Monday, June 28, 2010

NJ Moms Blog: The Kamienski Version

Be prepared to see an influx of posts....
With the demise of SV Moms on the horizon, I need to start copying my NJ Moms Blog posts into my personal blog for prosperity. A programming note: there may be repeats.
Here is my very first post on NJ Moms:
A Stranger Is Watching
A Stranger is Watching is the title of New Jersey resident, Mary Higgins Clark's third best-selling novel about a demented kidnapper. While my story isn't as dramatic, it is the story of one Mother's first time experience of letting a complete stranger watch her only child.
This version takes place while visiting friends in Charlotte, NC but to paint a better picture and to truly tap into my paranoia you need the prologue to this story. First, my husband and I were told while trying to have a child that our chances were slim to none. Thus when we had Benjamin, we believed (and still do) that he was set on this earth for a higher purpose (I know all parents believe this but we REALLY think it is true). Second, Ben is watched by his grandmother while my husband and I at work so we've never had to put him in daycare. Finally, if my husband and I ever want to go out on weekends, we have a plethora of highly qualified friends and family to watch him. All of these points equaling that my 19 month old has not had anyone watch him that I don't know and love until a beautiful Sunday in September.
I started worrying about this dilemma before we even stepped foot unto the plane.
About two weeks before the trip, I mention to my husband Wally, "who is going to watch Benjamin when we go the Panthers football game on Sunday afternoon". Wally didn't have an immediate answer which made me panic. He promised me he would speak to our friends about it. Two days before the trip, I was told that their babysitters would be watching Benjamin. This did not sit well with me. Couldn't our friend's parents watch our precious son? I'm sure they would love to see their grandsons and meet Ben. I wouldn't dare let a stranger watch their kids -- maybe the babysitting thing worked for them but not for this mom. Wally reassured me that everything was going to be okay. How did he know? Didn't he care?!?
I would like to say things got better when we got to Charlotte but it actually got more gut-wrenching for me. Not only was a random group of girls watching my son, but our friends "A-team" was not available but their "C-team" was covering the job. My reassurance was, "she isn't exactly warm and friendly and the kids don't like her much, but she wouldn't let anything happen to them." This wasn't good. I was feeling worse than before. In began to think -- why not leave Benjamin with a rehabilitated convict? Wally tried to calm me but my stomach started to hurt, and thought, this is actually a good thing because I have an excuse now not to go to the game - I was sick.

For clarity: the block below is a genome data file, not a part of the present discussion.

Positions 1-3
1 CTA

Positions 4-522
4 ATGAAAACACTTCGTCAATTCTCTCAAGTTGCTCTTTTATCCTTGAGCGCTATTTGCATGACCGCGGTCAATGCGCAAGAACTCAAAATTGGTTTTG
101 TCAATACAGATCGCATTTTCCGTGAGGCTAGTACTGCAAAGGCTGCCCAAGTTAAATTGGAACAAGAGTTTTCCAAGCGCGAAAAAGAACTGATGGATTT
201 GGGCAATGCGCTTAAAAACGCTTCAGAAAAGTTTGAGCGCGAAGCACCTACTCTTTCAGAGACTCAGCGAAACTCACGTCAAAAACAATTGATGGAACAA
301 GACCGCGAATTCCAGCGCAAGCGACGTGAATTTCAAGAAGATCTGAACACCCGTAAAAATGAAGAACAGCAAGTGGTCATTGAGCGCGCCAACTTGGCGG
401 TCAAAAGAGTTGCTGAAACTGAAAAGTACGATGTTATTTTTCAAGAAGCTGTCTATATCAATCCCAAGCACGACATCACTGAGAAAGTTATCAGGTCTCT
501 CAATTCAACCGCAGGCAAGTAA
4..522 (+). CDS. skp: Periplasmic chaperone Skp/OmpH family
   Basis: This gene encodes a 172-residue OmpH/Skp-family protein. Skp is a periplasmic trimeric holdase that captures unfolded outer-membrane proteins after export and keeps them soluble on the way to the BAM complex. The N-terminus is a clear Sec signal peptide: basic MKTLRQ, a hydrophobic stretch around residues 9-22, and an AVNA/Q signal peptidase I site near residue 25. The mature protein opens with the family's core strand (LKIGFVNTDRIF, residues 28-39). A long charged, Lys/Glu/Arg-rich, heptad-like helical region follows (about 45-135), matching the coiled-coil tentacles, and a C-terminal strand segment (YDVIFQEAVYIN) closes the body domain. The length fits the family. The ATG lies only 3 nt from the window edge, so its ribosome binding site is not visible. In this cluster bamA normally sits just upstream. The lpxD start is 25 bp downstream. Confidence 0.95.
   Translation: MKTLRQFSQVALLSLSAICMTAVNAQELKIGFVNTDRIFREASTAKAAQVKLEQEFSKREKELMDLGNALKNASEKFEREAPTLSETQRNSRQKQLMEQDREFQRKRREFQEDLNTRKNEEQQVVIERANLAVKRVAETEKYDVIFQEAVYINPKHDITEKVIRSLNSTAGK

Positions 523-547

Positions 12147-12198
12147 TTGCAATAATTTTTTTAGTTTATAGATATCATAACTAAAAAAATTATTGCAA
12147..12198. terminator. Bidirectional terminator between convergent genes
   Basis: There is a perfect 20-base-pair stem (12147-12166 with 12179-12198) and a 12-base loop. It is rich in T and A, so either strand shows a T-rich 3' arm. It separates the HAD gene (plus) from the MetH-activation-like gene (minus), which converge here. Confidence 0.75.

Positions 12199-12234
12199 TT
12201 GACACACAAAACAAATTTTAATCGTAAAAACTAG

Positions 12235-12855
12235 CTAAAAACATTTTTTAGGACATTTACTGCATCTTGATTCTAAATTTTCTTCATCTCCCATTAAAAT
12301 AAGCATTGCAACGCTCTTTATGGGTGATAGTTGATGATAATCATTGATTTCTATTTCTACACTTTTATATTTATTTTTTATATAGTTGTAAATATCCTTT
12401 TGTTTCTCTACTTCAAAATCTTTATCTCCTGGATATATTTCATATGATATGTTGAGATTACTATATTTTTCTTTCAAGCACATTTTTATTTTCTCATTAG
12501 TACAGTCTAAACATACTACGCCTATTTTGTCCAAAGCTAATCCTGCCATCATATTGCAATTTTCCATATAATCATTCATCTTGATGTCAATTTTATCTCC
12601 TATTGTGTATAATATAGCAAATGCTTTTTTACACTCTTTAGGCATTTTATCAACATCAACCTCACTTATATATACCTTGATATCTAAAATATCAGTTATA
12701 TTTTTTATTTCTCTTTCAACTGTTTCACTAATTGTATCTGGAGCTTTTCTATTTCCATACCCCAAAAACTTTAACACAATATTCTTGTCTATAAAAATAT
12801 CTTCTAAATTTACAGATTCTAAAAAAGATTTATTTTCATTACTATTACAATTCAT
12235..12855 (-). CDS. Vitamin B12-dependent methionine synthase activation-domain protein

Wally talked to me about what we would say and what we would do when these girls came but he wasn't telling me not to go through with letting these "not so warm and loving" girls watch our son. I wrote a crazy lady list of things "to do" and "not to do" with Benjamin (most of the list included footnotes) and made sure that my hand writing was legible. The hour was approaching when they would arrive. What should I do? I knew I needed to be brave and trust in my instincts. If I felt that this wasn't right, then I wouldn't go.
When I met the two sitters, I didn't like the fact that the head sitter wouldn't look at me. What was she hiding? I went over the list with them several times and waited for their response. All I got was a head nod. It wasn't looking very good but I knew my dear friend would never let complete wackos watch their kids and mine (the chosen one). So they weren't warm but they are responsible and I gave them a look before I left that said, "if something happens to my only child, you better leave the country and fast." I hugged my son tight with tears in my eyes like it would be the last hug but knew I needed to be brave for him. My son's reaction was one of indifference he had his two new buddies and lots of trucks to play with. Was I the only one who thought this wrong?
Five minutes into our ride I asked to call home and then two other times as well. Wally also asked our friend to call home and each time after our friend said hello the response from the sitter was "there fine". Translation: tell the two nutty overprotective parents their son is still alive. The sitters were right, Benjamin was fine. When I came back, Benjamin was as happy as when I left him - not a scratch to be found and I checked. His diaper was a bit soaked but they swore they changed him (I didn't believe them). While I am not looking for opportunities for Benjamin to be watched by people I have only meet for five minutes, I feel I have overcome a big parenting hurdle and I am proud to come out of it a braver person.
This is an original post to New Jersey Moms Blog.
Update: This was the first and last time a "stranger" has watched Benjamin.

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